Judge rules DeSantis’ ouster of prosecutor was unconstitutional but upholds suspension


TALLAHASSEE, Fla. — A federal judge on Friday ruled that Florida Gov. Ron DeSantis violated the Constitution when he suspended former Hillsborough County State Attorney Andrew Warren — but the judge said he didn’t have the authority to reinstate the twice-elected Democrat.

In a nearly 60-page ruling, U.S. District Judge Robert Hinkle overwhelmingly sided with Warren, who was ousted by DeSantis in August after Warren pledged not to prosecute women for violating Florida’s recently enacted ban on abortions after 15 weeks of pregnancy. DeSantis also said he suspended the prosecutor for stating he wouldn’t criminally charge anyone for providing gender-affirming care to transgender patients even though state law doesn’t address that issue.

Warren, who was elected state attorney in 2016, sued to overturn his suspension, arguing the move violated his First Amendment rights. DeSantis contended the suspension was warranted because Warren’s comments represented a broader commitment to not prosecute individuals under state law.

Hinkle rejected DeSantis’ argument.

“Florida Governor Ron DeSantis suspended elected State Attorney Andrew H. Warren, ostensibly on the ground that Mr. Warren had blanket policies not to prosecute certain kinds of cases,” read the order. “The allegation was false.”

Hinkle said Warren’s office had a policy of using “prosecutorial discretion” in all cases, including those involving abortion.

“Any reasonable investigation would have confirmed this,” Hinkle wrote.

The judge conceded, though, that he didn’t have the authority to reinstate Warren to his position.

DeSantis’ office hailed the ruling was a victory, focusing primarily on Hinkle upholding Warren’s suspension.

“Today, Judge Hinkle upheld @GovRonDeSantis’ decision to suspend Andrew Warren from office for neglect of duty and incompetence,” DeSantis’ Communications Director Taryn Fenske said.

DeSantis replaced Warren with Susan Lopez, who previously served as a judge in the Tampa area.

During a brief press conference Friday after the ruling, Warren declined to say what his next move would be but told reporters “this is not over.”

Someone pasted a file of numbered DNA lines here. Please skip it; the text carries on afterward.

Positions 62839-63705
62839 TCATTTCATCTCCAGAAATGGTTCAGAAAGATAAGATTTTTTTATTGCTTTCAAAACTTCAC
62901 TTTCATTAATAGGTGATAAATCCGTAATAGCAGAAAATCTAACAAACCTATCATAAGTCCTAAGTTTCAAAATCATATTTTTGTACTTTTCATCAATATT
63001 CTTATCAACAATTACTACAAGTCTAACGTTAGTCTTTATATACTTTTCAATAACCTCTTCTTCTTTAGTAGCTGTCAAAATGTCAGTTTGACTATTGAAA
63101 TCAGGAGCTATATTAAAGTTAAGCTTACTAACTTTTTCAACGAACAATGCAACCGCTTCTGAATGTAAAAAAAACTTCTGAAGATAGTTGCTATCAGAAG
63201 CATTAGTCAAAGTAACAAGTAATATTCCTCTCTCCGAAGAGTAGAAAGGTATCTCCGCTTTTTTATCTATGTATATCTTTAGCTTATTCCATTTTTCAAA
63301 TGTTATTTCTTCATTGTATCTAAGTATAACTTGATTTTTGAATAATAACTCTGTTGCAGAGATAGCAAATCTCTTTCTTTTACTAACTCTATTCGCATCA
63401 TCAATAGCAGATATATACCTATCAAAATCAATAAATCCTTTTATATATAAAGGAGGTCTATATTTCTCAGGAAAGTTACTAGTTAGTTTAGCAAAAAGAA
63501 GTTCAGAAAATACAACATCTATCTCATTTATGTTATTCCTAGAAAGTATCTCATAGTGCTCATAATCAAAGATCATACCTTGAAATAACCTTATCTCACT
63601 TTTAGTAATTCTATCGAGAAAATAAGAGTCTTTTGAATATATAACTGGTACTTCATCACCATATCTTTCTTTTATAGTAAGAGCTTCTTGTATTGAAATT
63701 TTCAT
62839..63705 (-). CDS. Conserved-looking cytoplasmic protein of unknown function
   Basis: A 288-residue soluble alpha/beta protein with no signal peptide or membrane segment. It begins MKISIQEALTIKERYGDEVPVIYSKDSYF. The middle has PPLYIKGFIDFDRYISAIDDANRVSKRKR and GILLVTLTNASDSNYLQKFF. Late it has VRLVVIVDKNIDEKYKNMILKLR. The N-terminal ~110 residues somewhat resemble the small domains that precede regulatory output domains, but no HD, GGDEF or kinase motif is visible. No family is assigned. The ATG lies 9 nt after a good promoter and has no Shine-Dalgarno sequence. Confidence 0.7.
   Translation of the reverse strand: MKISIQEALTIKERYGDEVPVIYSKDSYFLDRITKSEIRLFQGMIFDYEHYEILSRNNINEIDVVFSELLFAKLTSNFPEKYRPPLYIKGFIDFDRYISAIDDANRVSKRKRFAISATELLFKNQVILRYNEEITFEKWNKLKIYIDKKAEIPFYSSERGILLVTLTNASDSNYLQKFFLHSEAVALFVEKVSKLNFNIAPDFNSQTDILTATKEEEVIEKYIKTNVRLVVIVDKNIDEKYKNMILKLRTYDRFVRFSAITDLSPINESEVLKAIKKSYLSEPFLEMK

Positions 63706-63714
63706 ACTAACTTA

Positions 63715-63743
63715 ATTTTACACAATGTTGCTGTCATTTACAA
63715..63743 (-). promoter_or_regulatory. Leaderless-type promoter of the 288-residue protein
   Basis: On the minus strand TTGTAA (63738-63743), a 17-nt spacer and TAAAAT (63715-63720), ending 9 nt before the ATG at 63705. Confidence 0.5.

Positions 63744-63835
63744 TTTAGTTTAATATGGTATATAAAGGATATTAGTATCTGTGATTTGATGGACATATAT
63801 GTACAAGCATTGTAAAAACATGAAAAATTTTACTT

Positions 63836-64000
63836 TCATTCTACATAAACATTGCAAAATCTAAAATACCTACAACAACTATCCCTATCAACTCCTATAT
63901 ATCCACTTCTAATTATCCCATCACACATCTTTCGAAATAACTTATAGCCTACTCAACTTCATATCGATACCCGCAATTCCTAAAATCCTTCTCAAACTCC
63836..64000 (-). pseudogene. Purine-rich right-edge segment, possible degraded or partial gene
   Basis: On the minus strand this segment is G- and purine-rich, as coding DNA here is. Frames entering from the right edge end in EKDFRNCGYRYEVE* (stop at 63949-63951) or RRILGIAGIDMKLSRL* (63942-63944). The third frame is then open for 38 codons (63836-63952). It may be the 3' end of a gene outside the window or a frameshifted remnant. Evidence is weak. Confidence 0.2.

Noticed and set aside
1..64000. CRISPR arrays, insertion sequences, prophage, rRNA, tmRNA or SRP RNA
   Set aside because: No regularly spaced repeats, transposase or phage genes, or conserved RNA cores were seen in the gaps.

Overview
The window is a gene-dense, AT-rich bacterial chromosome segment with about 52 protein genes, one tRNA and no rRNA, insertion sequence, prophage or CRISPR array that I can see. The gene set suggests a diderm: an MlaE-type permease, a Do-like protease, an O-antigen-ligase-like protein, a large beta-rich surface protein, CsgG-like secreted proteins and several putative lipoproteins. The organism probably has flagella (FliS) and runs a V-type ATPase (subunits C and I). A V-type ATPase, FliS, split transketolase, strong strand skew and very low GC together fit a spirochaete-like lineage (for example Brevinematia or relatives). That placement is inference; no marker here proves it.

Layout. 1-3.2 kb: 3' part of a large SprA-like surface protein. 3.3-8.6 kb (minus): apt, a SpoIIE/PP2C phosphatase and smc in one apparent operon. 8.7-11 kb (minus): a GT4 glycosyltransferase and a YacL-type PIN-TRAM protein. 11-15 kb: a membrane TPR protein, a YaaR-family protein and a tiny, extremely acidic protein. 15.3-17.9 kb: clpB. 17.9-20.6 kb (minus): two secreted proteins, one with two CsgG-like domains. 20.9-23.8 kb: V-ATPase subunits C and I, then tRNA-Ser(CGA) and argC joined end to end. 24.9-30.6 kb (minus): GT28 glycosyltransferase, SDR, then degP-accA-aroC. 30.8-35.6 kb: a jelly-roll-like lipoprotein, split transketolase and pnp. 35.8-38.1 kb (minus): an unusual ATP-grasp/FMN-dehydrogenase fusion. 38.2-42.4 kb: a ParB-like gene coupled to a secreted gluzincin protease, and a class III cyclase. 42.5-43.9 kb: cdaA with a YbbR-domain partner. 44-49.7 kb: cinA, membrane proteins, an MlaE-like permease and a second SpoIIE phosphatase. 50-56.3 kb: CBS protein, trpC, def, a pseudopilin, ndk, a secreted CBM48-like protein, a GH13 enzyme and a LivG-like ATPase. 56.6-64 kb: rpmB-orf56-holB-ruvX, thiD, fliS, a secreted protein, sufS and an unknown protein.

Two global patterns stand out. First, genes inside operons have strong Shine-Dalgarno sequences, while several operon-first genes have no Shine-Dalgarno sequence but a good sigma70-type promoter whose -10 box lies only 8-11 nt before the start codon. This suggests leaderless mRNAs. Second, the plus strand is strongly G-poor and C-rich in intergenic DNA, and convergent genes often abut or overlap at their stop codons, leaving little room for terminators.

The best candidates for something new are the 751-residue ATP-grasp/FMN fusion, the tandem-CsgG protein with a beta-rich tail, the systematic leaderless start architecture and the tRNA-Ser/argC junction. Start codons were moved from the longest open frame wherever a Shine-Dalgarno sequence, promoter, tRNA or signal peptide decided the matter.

He said the governor should now rescind his suspension and let him return to office.

“Let’s see if the governor actually believes in the rule of law. … let’s see what kind of man the governor actually is,” Warren said.

DeSantis began eyeing Warren after the governor in late 2021 asked his public safety czar, Larry Keefe, to see whether Florida had any “reform prosecutors,” a term generally associated with progressive prosecutors who pursue criminal justice reforms. When he ran for Hillsborough state attorney, Warren vowed to reduce recidivism, among other things.

“Mr. Keefe made some calls to acquaintances and quickly identified Mr. Warren as the Florida prosecutor who had taken the mantle of a reform prosecutor,” read Hinkle’s opinion.

In his ruling, Hinkle also highlighted testimony from Fenske centered on how the communications office handled the announcement that DeSantis was suspending Warren. The night before DeSantis held the Aug. 4 high-profile press conference to suspend Warren through executive order, former administration press secretary Christina Pushaw tweeted: “Get some rest tonight” and “[p]repare for the liberal media meltdown of the year.”

During trial, Fenske testified that Pushaw was admonished for the tweets, but Hinkle says he “does not credit” the testimony because Pushaw was tweeting about the suspension again the next day.

“Ms. Pushaw tweeted an equally partisan, unprofessional message about this the next night, after purportedly being admonished,” he wrote. “And in any event, any admonishment was about tone, not substance.”

As justification for the suspension, DeSantis’ legal team also brought up former GOP Gov. Rick Scott’s 2017 decision to reassign death penalty-eligible cases from Aramis Ayala, the former state attorney for Orange and Osceola counties, after she said she would never pursue the death penalty even in cases that “absolutely deserve the death penalty.”

In his ruling, Hinkle noted no one ever suggested removing Ayala from office, and that Warren never made similar statements.

“Quite the contrary,” Hinkle wrote. “[Warren] said repeatedly that discretion would be exercised at every state of the case.”

The issue now could go before the Florida Senate, which is responsible for removing from office officials who have been suspended by the governor.

The issue is currently on hold in the Senate until the legal proceedings are resolved, including any potential appeals.

Senate President Kathleen Passidomo (R-Naples) sent a memo to her members Friday morning after the Hinkle ruling telling them the issue isn’t completed.

“As such, the matter of Mr. Warren’s reinstatement or removal from office by the Florida Senate appellate remedies have been exhausted,” she wrote.

Gary Fineout contributed to this report.

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